Glen Johnson: This may have been Johnson's last title shot--he's gotten two in his last two fights and lost both, without really threatening either Froch or Bute, so The Road Warrior, at forty-two, slides back down to the "contender-tester" level. If he does decide to call it a career, it wouldn't be the worse time. Grade: C-

Chris Arreola: The new "skinny" Arreola looked great bombing Raphael Butler out in three fun rounds. Of course, Butler has also been KO'ed by Tye Fields, so the victory itself isn't surprising, but Arreola is starting to look comfortable with the smaller body, and his movement and coordination and footspeed appear to have improved dramatically. It's time for him to fight Wladimir, I think. Grade: A-

Star Power Does 1.25 Million Buys

Mayweather Promotions and Golden Boy finally released "official" numbers for Star Power, citing 1,250,000 buys and almost $78.5 million in gross revenue which, if true, would make it the second highest-grossing non-heavyweight fight behind only the De La Hoya-Mayweather fight that generated over $135 million.

Chris Mannix of SI says he's still sticking to his own confidentially-sourced number of 1,150,000 buys. Whatever the case, it's another great number for Floyd and confirms that him and Manny stand alone when it comes to drawing viewers.

Weight Watchers: James "Lights Out" Toney

Here's footage of Toney training for his upcoming clash on November 4 against cruiserweight contender Denis Lebedev in Russia. A couple things of note:

  1. Toney looks skinnier than he has since, say, the Jirov fight - the reports of him training are actually true!
  2. Toney looks shot to shit. His feints and movement are still there, but the reflexes seem dull as hell. Hopefully, he won't get brutally KO'ed against Lebedev like Roy did.

Video Hype: Pacquiao-Marquez III

This is the best opening episode of a 24/7 series since...I dunno...maybe Mayweather-Mosley. I like how they're focusing on the people in the periphery since we know the principals so well--the segment on Linares's savage loss to DeMarco, with the scene of Manny comforting a battered Jorge in the locker room afterward, was extremely effective.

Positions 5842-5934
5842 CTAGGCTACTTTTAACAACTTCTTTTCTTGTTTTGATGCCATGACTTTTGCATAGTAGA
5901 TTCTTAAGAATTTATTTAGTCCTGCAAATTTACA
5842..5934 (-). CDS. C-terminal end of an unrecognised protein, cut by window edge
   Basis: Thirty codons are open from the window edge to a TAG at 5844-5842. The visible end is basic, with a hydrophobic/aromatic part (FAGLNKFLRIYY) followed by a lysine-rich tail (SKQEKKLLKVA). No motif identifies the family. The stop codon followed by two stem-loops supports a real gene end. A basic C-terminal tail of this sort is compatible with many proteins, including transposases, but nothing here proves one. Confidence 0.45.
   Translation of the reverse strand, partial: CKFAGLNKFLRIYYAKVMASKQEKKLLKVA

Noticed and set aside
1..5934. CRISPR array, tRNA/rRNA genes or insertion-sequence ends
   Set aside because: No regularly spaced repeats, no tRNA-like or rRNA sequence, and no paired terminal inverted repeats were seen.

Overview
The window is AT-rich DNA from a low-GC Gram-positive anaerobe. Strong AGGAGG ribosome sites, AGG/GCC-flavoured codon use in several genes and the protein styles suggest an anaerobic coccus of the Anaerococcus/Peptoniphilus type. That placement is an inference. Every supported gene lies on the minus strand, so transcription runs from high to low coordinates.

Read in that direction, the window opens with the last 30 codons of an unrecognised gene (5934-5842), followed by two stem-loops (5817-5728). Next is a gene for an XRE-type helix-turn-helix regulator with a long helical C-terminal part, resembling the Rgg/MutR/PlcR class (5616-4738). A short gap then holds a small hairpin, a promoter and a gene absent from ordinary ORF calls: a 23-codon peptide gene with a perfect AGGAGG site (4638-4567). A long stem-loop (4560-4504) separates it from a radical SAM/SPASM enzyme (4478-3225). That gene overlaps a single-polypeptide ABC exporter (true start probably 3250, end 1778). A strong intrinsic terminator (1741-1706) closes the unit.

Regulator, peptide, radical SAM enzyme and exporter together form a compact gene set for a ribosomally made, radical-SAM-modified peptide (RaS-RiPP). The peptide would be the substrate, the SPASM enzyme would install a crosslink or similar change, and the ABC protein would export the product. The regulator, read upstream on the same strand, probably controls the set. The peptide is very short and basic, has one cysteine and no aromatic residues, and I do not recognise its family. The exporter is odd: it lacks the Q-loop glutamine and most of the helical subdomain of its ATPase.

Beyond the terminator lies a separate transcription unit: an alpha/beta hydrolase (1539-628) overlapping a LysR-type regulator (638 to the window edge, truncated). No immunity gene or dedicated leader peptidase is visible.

Saturday Roundup: Believe It or Not!

Jorge Linares: Early in the fight, with not even a round over, Emmanuel Steward said, "I don't usually say this, but Linares is one of the greatest fighters I've ever seen." Lampley and Kellerman were quick to concur, at various times comparing Linares to Nonito Donaire (favorably), Amir Khan (favorably), young Oscar, and even Sugar Ray Robinson. However, by the eleventh, after Linares' face had become a grotesque mask of blood, everyone was forced to acknowledge Linares' fatal flaw: he gets hurt too easily, in every which way. The flaw seems so exploitable that I can't really see Linares ever attaining those heights we were imagining during those great first few rounds. Grade: F

Antonio DeMarco: I think ShoBox has to start considering DeMarco as one of their true success stories. He's done everything necessary to prove that he is a serious fighter, the two most memorable being his valiant performance in a loss against the late Edwin Valero, and now his demolition job of Valero's stablemate Jorge Linares. DeMarco is now a world champion by title (WBC), and certainly there are far worse titlists out there. Grade: A

Paulie Malignaggi: After being staggered in the first round against Orlando Lora, Malignaggi came back to dominate the remainder of the fight, using movement, a strong jab, and quick combinations to stymie the tough Mexican. I think everybody agrees it's time for Malignaggi to take a step up now to a twelve-round fight against a legitimate contender, perhaps recent Golden Boy signee, Devon Alexander, who has also moved up from junior welter recently. And you know what? Based on how good Paulie looked, I might even favor him in that contest. Grade: B+